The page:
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. 2004 Feb;56(2):65-81.
doi: 10.1080/15216540410001667902.

Aneuploidy, the Primary Cause of the Multilateral Genomic Instability of Neoplastic and Preneoplastic Cells

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Aneuploidy, the Primary Cause of the Multilateral Genomic Instability of Neoplastic and Preneoplastic Cells

Peter Duesberg et al. IUBMB Life. .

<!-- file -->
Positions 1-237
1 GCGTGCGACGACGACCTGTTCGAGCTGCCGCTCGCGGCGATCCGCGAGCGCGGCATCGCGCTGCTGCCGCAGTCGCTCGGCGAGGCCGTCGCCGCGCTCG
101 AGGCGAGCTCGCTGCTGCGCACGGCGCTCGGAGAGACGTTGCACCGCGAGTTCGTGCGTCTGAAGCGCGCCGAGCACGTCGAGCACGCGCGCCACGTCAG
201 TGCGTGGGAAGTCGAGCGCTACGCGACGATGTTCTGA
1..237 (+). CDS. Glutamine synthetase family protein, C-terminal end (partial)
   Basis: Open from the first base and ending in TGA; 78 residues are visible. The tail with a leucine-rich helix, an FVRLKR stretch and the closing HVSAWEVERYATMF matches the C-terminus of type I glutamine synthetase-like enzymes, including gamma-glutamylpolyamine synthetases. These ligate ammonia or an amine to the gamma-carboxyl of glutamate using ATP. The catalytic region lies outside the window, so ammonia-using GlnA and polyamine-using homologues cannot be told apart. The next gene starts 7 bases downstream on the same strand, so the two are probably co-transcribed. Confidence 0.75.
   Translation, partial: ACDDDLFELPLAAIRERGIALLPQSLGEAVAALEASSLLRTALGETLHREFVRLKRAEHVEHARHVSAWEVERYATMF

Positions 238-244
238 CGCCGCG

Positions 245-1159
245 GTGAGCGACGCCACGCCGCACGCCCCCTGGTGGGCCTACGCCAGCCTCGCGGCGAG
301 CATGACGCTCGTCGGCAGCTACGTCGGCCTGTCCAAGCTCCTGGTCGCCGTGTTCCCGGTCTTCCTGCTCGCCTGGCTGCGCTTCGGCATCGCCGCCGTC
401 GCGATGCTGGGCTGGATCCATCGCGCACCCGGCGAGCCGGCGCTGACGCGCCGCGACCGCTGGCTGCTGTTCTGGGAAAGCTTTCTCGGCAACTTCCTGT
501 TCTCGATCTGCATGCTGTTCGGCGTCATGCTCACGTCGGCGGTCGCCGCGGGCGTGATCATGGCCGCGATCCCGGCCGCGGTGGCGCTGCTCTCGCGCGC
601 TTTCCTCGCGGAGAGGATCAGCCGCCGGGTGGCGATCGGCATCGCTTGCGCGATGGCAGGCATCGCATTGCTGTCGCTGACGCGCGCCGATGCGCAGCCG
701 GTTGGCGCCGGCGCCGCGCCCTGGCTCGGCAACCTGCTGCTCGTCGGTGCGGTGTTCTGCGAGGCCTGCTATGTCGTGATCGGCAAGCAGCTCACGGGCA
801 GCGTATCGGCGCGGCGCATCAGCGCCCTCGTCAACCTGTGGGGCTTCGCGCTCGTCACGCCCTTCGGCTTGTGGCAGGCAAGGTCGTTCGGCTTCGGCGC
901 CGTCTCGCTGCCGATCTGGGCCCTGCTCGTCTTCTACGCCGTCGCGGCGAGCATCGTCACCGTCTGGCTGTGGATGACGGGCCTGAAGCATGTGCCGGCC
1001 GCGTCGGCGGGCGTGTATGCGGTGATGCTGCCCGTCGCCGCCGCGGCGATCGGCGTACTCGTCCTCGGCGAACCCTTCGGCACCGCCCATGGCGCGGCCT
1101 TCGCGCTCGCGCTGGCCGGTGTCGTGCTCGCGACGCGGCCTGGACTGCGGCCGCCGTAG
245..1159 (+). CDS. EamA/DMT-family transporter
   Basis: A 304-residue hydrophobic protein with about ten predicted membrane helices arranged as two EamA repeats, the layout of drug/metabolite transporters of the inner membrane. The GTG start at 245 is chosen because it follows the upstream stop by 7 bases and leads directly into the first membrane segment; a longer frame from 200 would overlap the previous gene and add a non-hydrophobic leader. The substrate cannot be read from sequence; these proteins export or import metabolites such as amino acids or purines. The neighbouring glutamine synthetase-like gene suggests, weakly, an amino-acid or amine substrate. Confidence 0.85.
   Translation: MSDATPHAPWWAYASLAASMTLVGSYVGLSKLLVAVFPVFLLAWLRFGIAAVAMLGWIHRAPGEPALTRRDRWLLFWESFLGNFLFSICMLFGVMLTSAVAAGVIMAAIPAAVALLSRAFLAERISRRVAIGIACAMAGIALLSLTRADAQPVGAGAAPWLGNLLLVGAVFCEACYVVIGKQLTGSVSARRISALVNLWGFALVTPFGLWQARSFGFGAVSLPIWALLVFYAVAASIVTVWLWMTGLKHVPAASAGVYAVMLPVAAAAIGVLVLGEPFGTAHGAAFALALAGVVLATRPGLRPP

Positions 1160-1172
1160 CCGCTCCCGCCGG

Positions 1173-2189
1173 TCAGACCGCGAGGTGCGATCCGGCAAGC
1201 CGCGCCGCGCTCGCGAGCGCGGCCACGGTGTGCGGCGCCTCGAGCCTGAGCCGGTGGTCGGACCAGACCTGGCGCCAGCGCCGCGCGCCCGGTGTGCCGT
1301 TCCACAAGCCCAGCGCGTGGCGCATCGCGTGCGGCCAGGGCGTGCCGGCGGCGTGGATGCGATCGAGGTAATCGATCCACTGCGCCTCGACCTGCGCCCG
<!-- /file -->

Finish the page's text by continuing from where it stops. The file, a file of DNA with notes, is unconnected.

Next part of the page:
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Cancers have a clonal origin, yet their chromosomes and genes are non-clonal or heterogeneous due to an inherent genomic instability. However, the cause of this genomic instability is still debated. One theory postulates that mutations in genes that are involved in DNA repair and in chromosome segregation are the primary causes of this instability. But there are neither consistent correlations nor is there functional proof for the mutation theory. Here we propose aneuploidy, an abnormal number of chromosomes, as the primary cause of the genomic instability of neoplastic and preneoplastic cells. Aneuploidy destabilizes the karyotype and thus the species, independent of mutation, because it corrupts highly conserved teams of proteins that segregate, synthesize and repair chromosomes. Likewise it destabilizes genes. The theory explains 12 of 12 specific features of genomic instability: (1) Mutagenic and non-mutagenic carcinogens induce genomic instability via aneuploidy. (2) Aneuploidy coincides and segregates with preneoplastic and neoplastic genomic instability. (3) Phenotypes of genomically unstable cells change and even revert at high rates, compared to those of diploid cells, via aneuploidy-catalyzed chromosome rearrangements. (4) Idiosyncratic features of cancers, like immortality and drug-resistance, derive from subspecies within the 'polyphyletic' diversity of individual cancers. (5) Instability is proportional to the degree of aneuploidy. (6) Multilateral chromosomal and genetic instabilities typically coincide, because aneuploidy corrupts multiple targets simultaneously. (7) Gene mutation is common, but neither consistent nor clonal in cancer cells as predicted by the aneuploidy theory. (8) Cancers fall into a near-diploid (2 N) class of low instability, a near 1.5 N class of high instability, or a near 3 N class of very high instability, because aneuploid fitness is maximized either by minimally unstable karyotypes or by maximally unstable, but adaptable karyotypes. (9) Dominant phenotypes, because of aneuploid genotypes. (10) Uncertain developmental phenotypes of Down and other aneuploidy syndromes, because supply-sensitive, diploid programs are destabilized by products from aneuploid genes supplied at abnormal concentrations; the maternal age-bias for Down's would reflect age-dependent defects of the spindle apparatus of oocytes. (11) Non-selective phenotypes, e.g., metastasis, because of linkage with selective phenotypes on the same chromosomes. (12) The target, induction of genomic instability, is several 1000-fold bigger than gene mutation, because it is entire chromosomes. The mutation theory explains only a few of these features. We conclude that the transition of stable diploid to unstable aneuploid cell species is the primary cause of preneoplastic and neoplastic genomic instability and of cancer, and that mutations are secondary.

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